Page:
Lando Norris, F2, 2018

Why Norris has the talent to justify the hype

2018 F1 season

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There’s no point denying the similarities are there, so let’s get the inevitable comparisons out of the way.

Next year Lando Norris will be the first British driver to make his debut for McLaren since Lewis Hamilton 12 years ago. And the two have more in common than just being British rookies joining Britain’s most famous F1 team.

Norris is arguably the most promising British talent since Hamilton, though he has emerged from a particularly strong crop of local rivals. In his one-lap speed, his superb touch in wet conditions and his flair for overtaking, Norris has demonstrated himself has fitting successor to Hamilton at McLaren.

But when it comes to their backgrounds and the circumstances of their debuts, the similarities go no further. Norris, wisely, has played down the chance of competing for wins in his first season as Hamilton did. The 2019 F1 season is unlikely to see McLaren restored to being the championship-contending force they were in 2007.

And they are cut from very different cloth. Hamilton’s rags-to-riches route from Stevenage to Monaco have been told many times: How Anthony Hamilton worked three jobs to keep his son in parts for his agricultural “four-poster bed” of a go-kart; the opportunistic introduction to McLaren chief Ron Dennis; the scintillating rise through single-seater racing that followed.

Lando Norris, McLaren MCL33
McLaren were impressed by his practice runs
Norris’s background is completely different though, as he told me last week, he is largely unaware of the contrast. “I’m really bad at the history of Formula 1,” he admitted. “It’s easy for somebody from the outside to say what I’ve done different compared to him because I don’t know.”

While Hamilton was picked up by McLaren while he was still in karting, Norris only joined their junior programme two years ago. And while Hamilton’s family needed a benefactor like McLaren to keep him racing, that hasn’t been a concern for Norris. His father’s wealth, estimated at north of £200 million, has allowed his son and management team ADD, who came on board when he was still in cadet karts, to select the ideal championships (often more than one per season) as he ascended to F1.

So if Hamilton’s family circumstances were more like that of Esteban Ocon, who parents literally sold their house to keep him karting, Norris’s comparable reference point on the current grid would be Lance Stroll and his billionaire father Lawrence.

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The current debate over Stroll being fitted for Ocon’s sear at Force India is a reminder that he has never been able to shake accusations his career trajectory is entirely down to his father’s backing, rather than merely facilitated by it. Is the same true of Norris, his success as European F3 champion? Is he just another Stroll who gets an easier ride from the anglophone F1 media due to his nationality?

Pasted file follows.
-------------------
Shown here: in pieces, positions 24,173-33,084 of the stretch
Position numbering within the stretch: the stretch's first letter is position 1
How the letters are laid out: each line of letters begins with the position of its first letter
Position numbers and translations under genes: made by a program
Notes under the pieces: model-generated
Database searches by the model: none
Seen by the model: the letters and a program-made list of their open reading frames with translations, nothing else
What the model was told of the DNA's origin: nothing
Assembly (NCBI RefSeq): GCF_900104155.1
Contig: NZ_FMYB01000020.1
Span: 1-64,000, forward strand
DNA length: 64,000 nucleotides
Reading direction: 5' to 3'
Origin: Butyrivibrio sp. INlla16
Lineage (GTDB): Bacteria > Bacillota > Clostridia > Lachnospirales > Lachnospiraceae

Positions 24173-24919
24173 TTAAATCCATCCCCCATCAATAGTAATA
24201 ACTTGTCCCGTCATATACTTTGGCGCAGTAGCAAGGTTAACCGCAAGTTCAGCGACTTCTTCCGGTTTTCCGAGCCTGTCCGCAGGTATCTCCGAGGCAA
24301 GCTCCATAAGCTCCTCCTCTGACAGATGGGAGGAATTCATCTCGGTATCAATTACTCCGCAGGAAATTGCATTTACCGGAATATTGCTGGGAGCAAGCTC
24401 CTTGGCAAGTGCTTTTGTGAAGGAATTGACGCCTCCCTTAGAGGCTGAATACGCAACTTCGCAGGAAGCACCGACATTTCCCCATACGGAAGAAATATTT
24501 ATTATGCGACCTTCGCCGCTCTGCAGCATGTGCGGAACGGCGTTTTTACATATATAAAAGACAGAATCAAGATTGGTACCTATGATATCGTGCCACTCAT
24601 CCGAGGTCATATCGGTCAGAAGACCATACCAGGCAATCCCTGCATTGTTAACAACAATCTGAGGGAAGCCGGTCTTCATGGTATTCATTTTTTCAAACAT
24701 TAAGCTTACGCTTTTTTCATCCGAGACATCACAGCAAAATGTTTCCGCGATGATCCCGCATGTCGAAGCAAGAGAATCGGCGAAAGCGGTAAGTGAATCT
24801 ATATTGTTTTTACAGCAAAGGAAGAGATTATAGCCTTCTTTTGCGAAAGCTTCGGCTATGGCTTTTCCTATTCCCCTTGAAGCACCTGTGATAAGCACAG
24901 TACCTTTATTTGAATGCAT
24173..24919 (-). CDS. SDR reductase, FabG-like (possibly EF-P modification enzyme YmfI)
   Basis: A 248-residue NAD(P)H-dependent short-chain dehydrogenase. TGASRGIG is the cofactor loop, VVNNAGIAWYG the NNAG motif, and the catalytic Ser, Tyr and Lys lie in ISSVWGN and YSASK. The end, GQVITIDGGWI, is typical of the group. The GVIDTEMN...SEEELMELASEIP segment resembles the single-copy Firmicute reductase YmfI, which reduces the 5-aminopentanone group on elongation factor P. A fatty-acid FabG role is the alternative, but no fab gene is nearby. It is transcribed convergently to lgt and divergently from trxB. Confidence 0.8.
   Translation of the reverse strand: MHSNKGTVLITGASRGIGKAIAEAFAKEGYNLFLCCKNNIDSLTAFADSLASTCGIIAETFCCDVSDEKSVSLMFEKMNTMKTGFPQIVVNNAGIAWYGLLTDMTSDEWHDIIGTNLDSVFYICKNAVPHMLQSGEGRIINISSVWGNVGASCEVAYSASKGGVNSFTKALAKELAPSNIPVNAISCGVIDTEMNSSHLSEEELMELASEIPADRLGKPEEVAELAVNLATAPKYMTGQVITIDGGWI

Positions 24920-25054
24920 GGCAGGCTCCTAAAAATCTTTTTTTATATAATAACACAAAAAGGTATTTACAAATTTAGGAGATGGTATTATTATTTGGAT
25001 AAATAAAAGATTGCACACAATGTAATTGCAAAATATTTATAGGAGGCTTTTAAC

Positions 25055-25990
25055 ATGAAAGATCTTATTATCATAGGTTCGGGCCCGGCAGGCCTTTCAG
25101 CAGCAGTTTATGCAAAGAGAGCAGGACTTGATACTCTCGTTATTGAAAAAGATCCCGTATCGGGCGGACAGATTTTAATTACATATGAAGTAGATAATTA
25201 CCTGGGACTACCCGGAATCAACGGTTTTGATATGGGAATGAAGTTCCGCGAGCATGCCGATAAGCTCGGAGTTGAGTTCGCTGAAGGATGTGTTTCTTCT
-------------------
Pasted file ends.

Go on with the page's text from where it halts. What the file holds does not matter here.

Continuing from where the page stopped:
It was clear from the reactions to the news of his promotion to McLaren last week that some view Norris as being all hype and no substance. This perception, which seems to be held by those who have only seen him racing in F2, is profoundly wrong.

Lando Norris, Josef Kaufmann Racing, Formula Renault Eurocup, Estoril, 2016
Norris won three titles in 2016, including the Eurocup
I first saw Norris racing two years ago while I was commentating on the Formula Renault Eurocup. Those who’d seen him in karting had already advised me that neither money nor talent were in short supply. The latter point was immediately rammed home.

In a championship where second-year drivers normally vie for overall honours, the diminutive 15-year-old rookie stood out head and shoulders above his rivals. He left the opening triple-header at Motorland Aragon with two wins, one second place and a lead in the championship which he never relinquished.

It was one of three titles he won that year. Norris already had the Toyota Racing New Zealand Series title in his pocket and he doubled up in Formula Renault, winning the NEC series as well as the Eurocup.

He also did 11 out of 23 races in the then-MSA Formula Four (now British F3) series, scoring 247 points. This was good enough for eighth in the championship overall. Only one driver out-scored Norris during his spell in the championship, eventual champion Matheus Leist, who picked up 257.

In short, while Norris has undoubtedly had tremendous opportunities available to him, he has taken full advantage of them. The brief overlap between their spells in F3 provides an enlightening comparison.

Start, European F3, Nurburgring, 2017
Norris succeeded Stroll as European F3 champion
In F3, Stroll had the benefit of a Prema team largely built around him and took two years to deliver the title. His 2016 success came against a significantly weakened and depleted field as few rival teams wanted to waste money going up against the Stroll/Prema juggernaut.